European Children to Get Control of Their Pre-Generated Data Upon Adulthood

March 21 2008 / by Alvis Brigis / In association with Future
Category: Education   Year: 2008   Rating: 9

A key European government committee has established a set of general privacy guidelines that give children control over their previously generated data upon reaching adulthood.

Earlier this week the Working Party, an independent advisory body on data protection and privacy composed of data protection officials from various European countries, published a comprehensive document that lays out a long list of protocols and recommendations concerning children’s data, particularly the digital information collected over the course of a school career.

The new rules establish that “[i]f the processing of a child’s data began with the consent of their representative, the child concerned may, on attaining majority, revoke the consent. But if he wishes the processing to continue, it seems that the data subject need give explicit consent wherever this is required.”

As more and more data is captured and stored, these regulations are a necessary reaction to the potential for misuse and lay the groundwork for a whole new set of developmental digital rights.

“The rationale of this principle is that a person who has not yet achieved physical and psychological maturity needs more protection than others,” the experts explain about the decision, “Its aim is to improve conditions for the child, and aims to strengthen the child’s right to the development of his or her personality. This principle must be respected by all entities, public or private, which make decisions relating to children.”


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Europeans Make Big Dent in the Auto Industry

October 24 2008 / by Adam Cutsinger / In association with Future
Category: Environment   Year: 2011   Rating: 4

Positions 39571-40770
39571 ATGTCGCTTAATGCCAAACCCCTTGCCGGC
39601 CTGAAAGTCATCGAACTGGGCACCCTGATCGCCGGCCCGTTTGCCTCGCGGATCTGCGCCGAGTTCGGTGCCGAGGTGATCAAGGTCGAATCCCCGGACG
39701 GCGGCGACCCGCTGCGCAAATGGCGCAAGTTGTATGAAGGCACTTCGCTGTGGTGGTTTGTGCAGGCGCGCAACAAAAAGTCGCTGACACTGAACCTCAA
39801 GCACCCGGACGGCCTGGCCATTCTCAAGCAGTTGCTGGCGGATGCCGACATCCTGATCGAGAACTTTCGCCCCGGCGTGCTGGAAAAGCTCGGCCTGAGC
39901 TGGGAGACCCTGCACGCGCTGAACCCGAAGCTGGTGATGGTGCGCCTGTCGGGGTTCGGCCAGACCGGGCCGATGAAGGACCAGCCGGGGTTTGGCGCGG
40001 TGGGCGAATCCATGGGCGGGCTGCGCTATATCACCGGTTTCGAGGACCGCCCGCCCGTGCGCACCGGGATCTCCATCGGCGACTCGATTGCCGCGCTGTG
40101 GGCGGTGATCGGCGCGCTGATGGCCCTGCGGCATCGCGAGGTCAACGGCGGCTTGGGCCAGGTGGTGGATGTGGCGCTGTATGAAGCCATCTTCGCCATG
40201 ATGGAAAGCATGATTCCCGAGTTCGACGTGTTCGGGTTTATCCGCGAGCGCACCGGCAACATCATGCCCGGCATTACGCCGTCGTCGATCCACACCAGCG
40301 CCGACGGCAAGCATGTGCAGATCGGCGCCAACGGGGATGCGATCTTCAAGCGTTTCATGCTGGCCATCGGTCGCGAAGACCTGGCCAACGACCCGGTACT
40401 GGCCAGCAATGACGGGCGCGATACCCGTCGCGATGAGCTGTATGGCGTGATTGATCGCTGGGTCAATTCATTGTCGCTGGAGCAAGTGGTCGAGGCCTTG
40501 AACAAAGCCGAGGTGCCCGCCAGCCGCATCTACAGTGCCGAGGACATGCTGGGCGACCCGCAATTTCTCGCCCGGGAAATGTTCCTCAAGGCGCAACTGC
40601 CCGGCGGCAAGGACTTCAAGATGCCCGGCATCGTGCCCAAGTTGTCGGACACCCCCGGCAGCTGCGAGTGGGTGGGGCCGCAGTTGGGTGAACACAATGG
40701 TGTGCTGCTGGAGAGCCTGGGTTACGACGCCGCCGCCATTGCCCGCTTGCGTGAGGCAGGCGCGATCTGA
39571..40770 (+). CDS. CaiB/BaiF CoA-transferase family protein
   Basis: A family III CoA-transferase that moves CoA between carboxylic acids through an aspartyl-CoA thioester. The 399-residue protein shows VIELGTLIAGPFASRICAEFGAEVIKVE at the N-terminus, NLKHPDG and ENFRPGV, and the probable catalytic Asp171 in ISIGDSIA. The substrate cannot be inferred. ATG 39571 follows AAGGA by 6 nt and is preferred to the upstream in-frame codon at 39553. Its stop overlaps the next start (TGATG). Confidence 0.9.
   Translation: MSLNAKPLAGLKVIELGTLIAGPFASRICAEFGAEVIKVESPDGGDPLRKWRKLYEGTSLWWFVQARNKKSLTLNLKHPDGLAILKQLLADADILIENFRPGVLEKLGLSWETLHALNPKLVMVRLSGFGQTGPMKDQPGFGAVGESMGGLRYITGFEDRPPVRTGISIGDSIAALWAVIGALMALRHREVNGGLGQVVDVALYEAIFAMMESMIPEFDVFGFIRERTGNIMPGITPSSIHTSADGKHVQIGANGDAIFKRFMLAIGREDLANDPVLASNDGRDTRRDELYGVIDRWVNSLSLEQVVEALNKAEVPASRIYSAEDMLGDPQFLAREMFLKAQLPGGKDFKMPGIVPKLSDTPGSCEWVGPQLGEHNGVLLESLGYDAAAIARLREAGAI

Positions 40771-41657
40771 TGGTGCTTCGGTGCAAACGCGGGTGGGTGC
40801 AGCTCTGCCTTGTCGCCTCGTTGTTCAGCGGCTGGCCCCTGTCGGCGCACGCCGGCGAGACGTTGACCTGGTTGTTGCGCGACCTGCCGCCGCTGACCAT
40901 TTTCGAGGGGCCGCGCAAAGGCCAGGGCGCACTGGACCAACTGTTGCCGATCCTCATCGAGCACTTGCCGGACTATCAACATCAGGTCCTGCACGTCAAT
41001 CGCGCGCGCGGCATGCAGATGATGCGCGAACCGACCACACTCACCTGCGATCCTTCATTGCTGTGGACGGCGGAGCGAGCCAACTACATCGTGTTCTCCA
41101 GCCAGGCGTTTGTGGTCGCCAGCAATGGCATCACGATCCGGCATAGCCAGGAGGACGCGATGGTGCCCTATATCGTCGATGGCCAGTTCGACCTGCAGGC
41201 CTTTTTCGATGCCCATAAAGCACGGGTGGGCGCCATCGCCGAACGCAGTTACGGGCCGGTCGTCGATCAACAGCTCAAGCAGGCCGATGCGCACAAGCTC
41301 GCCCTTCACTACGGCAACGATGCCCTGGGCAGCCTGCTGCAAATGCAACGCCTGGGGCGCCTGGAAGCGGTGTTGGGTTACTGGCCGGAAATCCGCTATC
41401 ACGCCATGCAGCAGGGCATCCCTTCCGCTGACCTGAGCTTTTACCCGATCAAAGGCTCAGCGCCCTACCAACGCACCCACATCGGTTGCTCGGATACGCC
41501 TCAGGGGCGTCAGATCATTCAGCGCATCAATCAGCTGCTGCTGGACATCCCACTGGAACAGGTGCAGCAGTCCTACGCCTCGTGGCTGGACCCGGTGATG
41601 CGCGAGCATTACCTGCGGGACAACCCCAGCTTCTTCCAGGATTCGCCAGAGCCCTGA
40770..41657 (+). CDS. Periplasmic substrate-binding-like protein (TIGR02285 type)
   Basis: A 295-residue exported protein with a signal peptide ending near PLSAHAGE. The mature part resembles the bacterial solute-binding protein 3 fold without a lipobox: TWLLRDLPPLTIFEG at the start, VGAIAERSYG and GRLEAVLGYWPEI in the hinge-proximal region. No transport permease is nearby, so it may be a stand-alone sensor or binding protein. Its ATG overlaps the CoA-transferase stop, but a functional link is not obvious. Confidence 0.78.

Chicago Tribune, 2012

According to a June 15 analysis published in the French bi-monthly magazine L’Auto-Journal, a long-standing car magazine, the European Union will soon no longer be on the short list of the top 3 contributors of greenhouse gases. The French-originated NAC (Nouvelle Affaire de Carburant) program, widely known as the New Fuel Deal by the English-speaking world, was initially criticized by citizens of nearly every European nation for being an economic fiasco.

The brainchild of French President Nicolas Sarkozy, who served a six month stint as EU president, has certainly paid off for the environment, despite the widespread criticism and dire predictions. The Affaire was created by the members of the EU’s French-led APRE Summit (Automobile-fabricants pour la Protection et la Régénération de l’Environment, or ACRE – Auto-makers for the Conservation and Regenration of the Environment) in 2011, which formed an impressive international think-tank consisting of automobile manufacturers, leaders in the alternative fuel industry, financial wizards and various government officials. Despite initial opposition from such countries as the Czech Republic and Ireland, the plan was consensually ratified in February, 2010.

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